They sang “I’m getting ready.” Most of those at the front were standing.
The toe-tapping had became foot-stomping. The platform rocked.
The chanting grew to a fevered throbbing. The building rocked. Then on the platform, two men arms — uplifted, eyes closed, expressions blank — started moving, slowly at first, then into a sort of convulsive dance, to the beat of the music.
One sipped from the live jar of clear-liquid. Their dance carried them nearer and nearer the snake boxes. Three women had started to dance. A teenage girl, face flushed but expressionless, joined them ...
*paragraph of story unavailable*
A plump matron, apparently in her 50s or 80s, smiled vacantly and picked up a snake. She held its head near her hand. A forked tongue darted out, but the snake did not strike.
She put down the rattler and brought out a handful of young copperheads. Coddling them in both hands, she lifted the writhing mass to the knot of hair atop her head, and continued to dance. Church members cal it the “Holy Dance,” inspired by God.
A lank gray-haired man took one rattler in each hand. He looked back and dared, “you want one of ‘em Buddy?”
Spectators were stacked to the ceiling at the back of the room. “All right,” Elkins said, “some one testify — sing, pray, whatever the Lord leads you to do.”
His wife strode to the pulpit. Mrs. Elkins, 42, wore high heels and a straight, royal blue, skirt. A light blue scarf was fastened about the collar of the white blouse she wore. Her auburn hair was done tightly about her head.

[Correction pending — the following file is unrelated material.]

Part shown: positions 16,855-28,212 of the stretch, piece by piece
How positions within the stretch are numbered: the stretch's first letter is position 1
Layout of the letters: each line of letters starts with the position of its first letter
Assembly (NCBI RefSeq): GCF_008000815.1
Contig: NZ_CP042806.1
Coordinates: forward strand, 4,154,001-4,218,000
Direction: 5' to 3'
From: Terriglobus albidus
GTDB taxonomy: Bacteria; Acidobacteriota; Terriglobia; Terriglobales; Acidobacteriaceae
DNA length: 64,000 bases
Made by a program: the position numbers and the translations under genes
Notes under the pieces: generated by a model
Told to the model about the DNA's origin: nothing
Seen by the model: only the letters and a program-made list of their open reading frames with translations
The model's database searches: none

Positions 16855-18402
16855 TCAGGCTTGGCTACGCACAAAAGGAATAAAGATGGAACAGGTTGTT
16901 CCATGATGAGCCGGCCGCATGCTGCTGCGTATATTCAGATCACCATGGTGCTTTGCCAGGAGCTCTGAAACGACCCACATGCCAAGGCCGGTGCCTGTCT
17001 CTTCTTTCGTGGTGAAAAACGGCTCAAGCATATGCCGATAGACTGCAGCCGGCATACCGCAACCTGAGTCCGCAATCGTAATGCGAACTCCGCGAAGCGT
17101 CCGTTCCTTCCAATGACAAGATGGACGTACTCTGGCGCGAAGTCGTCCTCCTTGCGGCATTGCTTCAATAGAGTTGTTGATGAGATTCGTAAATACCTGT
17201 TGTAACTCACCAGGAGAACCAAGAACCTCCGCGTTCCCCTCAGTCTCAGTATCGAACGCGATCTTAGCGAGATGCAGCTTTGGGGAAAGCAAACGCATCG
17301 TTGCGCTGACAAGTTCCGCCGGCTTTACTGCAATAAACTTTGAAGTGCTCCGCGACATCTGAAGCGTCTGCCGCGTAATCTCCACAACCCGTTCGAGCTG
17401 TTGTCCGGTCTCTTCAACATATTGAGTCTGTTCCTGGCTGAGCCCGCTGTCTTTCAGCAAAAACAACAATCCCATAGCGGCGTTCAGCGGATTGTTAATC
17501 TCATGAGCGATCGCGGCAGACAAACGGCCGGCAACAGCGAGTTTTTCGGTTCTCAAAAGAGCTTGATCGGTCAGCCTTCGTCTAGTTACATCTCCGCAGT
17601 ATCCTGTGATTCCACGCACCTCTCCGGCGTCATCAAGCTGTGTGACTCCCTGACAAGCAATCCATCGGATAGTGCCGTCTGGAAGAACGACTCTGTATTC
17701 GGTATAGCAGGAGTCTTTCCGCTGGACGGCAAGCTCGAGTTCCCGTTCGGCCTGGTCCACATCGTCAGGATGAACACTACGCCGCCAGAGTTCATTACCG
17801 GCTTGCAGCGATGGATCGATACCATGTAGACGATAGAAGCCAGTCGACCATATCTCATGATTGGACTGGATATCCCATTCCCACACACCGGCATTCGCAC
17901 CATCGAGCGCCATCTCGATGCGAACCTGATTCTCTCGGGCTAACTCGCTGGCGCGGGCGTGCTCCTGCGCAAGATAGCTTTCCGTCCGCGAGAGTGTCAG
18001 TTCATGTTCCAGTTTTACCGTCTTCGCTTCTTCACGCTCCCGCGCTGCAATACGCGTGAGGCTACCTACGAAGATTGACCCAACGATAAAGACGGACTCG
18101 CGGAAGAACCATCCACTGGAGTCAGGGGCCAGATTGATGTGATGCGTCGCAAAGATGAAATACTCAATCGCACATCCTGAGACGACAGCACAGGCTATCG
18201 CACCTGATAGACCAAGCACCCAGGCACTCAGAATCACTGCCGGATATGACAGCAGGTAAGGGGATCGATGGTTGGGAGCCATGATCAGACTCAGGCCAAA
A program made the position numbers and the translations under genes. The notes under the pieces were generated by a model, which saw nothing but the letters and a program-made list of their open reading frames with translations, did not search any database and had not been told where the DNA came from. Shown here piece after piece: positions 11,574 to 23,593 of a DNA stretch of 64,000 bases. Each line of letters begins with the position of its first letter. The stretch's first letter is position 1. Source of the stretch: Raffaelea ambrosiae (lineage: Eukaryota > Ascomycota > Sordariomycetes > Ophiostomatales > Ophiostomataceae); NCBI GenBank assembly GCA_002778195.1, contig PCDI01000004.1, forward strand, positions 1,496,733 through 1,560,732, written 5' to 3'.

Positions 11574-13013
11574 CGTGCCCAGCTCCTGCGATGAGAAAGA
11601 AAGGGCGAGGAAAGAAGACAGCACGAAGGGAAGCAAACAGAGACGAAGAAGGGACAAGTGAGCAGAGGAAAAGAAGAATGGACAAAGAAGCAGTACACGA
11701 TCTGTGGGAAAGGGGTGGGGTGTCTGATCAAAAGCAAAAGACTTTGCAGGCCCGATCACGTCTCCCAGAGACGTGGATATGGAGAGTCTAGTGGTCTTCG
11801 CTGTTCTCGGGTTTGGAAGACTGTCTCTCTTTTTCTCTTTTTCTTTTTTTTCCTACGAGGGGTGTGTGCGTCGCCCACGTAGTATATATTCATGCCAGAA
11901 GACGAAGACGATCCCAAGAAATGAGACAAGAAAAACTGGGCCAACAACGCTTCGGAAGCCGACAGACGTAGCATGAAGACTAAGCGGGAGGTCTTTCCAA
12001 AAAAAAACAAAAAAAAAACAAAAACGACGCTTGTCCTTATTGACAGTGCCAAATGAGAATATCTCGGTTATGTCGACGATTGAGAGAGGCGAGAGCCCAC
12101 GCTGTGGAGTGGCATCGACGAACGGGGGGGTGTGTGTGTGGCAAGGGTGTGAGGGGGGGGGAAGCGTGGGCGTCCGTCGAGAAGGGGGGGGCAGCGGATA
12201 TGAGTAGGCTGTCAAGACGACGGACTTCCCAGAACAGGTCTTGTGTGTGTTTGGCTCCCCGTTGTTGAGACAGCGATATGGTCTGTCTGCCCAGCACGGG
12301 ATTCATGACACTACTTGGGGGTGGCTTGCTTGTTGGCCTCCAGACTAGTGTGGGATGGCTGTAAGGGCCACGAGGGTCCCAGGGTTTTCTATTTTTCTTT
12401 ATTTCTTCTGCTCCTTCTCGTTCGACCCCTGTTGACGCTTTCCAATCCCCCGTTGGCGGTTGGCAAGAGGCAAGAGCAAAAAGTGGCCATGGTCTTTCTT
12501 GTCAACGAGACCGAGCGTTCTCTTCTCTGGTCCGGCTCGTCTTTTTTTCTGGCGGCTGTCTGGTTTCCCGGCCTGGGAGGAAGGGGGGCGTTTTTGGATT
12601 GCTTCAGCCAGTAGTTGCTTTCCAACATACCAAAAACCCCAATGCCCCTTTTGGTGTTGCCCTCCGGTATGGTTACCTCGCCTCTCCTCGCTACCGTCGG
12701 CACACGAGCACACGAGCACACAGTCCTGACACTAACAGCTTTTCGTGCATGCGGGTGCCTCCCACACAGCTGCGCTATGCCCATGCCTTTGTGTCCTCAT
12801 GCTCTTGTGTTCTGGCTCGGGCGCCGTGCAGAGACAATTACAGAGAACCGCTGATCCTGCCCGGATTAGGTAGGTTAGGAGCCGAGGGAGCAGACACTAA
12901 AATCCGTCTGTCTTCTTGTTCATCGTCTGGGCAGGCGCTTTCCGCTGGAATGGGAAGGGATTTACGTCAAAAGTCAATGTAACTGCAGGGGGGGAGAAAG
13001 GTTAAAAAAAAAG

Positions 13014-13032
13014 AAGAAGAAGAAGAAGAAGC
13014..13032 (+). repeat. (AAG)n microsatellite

Paces To And Fro
“I’m glad for something you can feel,” she said, “I’m glad when He saved me He give me the dance, and a new heart and a new life.”
She paced to and fro cross the platform.
“I’m glad we’re not yet living in a state of communism,” I wouldn’t live in a state like that, unless they passed the law all over, and even if they did, we’d worship anyway.
“They won’t even go down in the serpent box; they won’t even pick up a little bottle of strychnine.”
A minister in the Church of Christ in another McDowell community suggested publicly that “the responsible people of that community would be justified in going inside that church and destroying those snakes.”
“I praise God,” Mrs. Elkins said, “because Dewey was bitten last night” Dewey Chains is her 29-year old son. It was the second time he had been bitten.
“Oh, how the devil wanted to kill him, “ she said, “but it’s not swelled much is it?”
Dewey held up his hand, It’s not bothering me one bit.”
The music picked up and the ritual started all over again. “You don’t find many today who’ll confirm The Word,” said the man who first picked up the snakes. “They are afraid to die — glory to God — it don’t make no difference to me — glory to God — if you’re not willing to suffer — glory to God — then you might as well quit — glory to God ...”
“This is the Holy Ghost that does this. When I’m under the anointing of God, you’re not talking about me, you’re talking about God.”
The rattles whirred.
“We know what we’ve go and we don’t have to guess at it. “This (snake handling) is the heart is the heart of our service. If you take them away, we might as well go home.”
A woman from the front row swayed a cross to the edge of the platform. “I’m afraid of the serpents,” she said, but “I believe the Lord gives us the serpents.” At that she began intoning in her “unknown tongue.”
Then there was praying for healing for a sick infant.
“We believe in worshipping God in the beauty of holiness,” said Mrs. Elkins. “sometimes He anoints us and we handle serpents ... and we drink poison ... and we handle fire, heal the sick ...”
It was getting late when the “minister” at the church, identified only as “brother Carl,” stood for a sermon that lasted no more than three minutes.
“People are looking for too much preaching and not enough demonstrating,” the handsome youth, wily hair combed back, told the crowd.
Then they prayed. All individually. All aloud.